As part of drug and device companies' efforts streamline translations, machine-translation and translation-memory technologies deserve particular attention. While these technologies will not completely eliminate the need for the human translation and localization support, they are appropriate in some instances.
Following is a brief overview of the two technologies and an assessment of their usefulness to medical device and pharmaceutical companies.
Translation memory (TM)
TM software is designed to enhance the human translation effort. The software stores matching source and target language segments that were translated by translator in a database for future reuse. As the translation effort progresses, the translation memory grows. Newly encountered segments are compared to the database content, and the resulting output (exact, fuzzy or no match) is reviewed and completed by the translator.
Machine translation (MT)
MT software aims to replace the human translator. The algorithm analyzes the grammar and syntax of source segments according to previously defined rules. It then queries a dictionary to produce a translated segment without human intervention. MT output is generally not good enough to be published without extensive human post-editing.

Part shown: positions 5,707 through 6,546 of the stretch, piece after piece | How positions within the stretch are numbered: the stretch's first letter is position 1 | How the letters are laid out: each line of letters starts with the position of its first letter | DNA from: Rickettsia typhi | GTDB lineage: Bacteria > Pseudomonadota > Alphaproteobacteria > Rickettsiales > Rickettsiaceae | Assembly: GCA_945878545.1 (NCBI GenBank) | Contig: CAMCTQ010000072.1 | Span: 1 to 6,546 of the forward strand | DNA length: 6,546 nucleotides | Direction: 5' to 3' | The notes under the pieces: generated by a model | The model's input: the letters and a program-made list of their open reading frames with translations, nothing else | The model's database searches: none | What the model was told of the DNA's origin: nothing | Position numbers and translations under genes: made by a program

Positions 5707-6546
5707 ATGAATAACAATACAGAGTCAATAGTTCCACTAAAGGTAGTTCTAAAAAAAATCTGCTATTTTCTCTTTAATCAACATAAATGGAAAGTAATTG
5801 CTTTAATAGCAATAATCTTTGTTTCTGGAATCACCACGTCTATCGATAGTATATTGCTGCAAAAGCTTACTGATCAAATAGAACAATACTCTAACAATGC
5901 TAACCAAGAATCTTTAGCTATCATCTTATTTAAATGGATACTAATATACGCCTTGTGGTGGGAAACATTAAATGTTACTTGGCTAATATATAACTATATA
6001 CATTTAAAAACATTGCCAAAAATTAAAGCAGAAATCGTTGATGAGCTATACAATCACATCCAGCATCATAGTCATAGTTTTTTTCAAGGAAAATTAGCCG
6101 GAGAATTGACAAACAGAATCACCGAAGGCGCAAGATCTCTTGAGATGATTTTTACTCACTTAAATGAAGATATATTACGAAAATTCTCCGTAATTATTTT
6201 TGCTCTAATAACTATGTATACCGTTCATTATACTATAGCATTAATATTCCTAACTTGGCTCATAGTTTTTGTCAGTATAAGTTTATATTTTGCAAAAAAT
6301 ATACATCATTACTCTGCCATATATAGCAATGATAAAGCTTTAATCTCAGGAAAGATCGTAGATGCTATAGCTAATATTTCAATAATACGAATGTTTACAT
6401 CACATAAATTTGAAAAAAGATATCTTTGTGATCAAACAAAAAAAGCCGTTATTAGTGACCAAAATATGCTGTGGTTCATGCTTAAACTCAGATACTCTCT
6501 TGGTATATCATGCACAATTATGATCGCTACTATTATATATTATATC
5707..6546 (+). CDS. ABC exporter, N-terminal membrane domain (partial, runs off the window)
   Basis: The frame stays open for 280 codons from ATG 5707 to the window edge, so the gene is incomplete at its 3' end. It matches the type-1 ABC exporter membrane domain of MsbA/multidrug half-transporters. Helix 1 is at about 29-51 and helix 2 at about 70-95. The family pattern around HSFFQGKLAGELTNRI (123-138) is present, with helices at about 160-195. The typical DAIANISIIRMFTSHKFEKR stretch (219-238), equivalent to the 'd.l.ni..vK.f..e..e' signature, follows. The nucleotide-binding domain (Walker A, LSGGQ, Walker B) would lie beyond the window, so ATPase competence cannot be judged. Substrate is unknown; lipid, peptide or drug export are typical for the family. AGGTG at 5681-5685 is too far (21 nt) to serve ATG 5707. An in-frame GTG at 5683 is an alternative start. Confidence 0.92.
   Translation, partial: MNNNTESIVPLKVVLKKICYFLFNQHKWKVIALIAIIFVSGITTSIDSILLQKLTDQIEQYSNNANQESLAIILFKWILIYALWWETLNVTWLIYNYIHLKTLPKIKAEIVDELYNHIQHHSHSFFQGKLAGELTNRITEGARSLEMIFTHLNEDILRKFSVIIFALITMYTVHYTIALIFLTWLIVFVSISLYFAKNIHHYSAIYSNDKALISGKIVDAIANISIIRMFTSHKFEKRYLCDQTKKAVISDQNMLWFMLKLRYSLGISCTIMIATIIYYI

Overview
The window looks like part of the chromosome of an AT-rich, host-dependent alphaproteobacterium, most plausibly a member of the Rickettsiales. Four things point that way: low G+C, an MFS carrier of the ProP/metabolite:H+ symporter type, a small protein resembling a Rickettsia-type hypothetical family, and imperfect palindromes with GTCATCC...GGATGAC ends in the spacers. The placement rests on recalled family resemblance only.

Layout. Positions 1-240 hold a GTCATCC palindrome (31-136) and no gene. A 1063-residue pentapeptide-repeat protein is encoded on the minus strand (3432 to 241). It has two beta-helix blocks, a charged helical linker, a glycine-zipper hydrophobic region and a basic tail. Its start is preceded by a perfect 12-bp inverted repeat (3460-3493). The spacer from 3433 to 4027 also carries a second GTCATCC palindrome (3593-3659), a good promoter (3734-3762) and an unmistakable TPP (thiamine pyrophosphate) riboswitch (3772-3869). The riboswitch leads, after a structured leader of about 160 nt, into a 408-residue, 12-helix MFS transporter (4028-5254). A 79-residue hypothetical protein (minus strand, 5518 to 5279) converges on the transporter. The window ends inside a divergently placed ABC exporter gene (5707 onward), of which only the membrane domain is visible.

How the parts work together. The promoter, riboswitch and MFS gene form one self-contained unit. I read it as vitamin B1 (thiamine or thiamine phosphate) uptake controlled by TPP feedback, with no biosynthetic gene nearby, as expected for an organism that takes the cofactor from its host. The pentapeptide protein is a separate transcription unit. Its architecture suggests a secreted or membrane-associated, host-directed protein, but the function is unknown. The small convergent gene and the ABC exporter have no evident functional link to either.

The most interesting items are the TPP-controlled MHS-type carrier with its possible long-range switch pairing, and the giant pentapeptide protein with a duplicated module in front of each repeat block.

The primary reasons for implementing either technology are speed, cost savings, and consistency:
- Speed - Machine translation and, to a lesser extent, translation-memory technology can significantly reduce the time required to translate large volumes of text.
- Cost savings - By reducing the need for human involvement, both technologies can reduce overall translation costs from 5 to 50%.
- Consistency - Because the systems draw on pretranslated dictionaries and databases, respectively, both technologies allow for significant gains in translation consistency.
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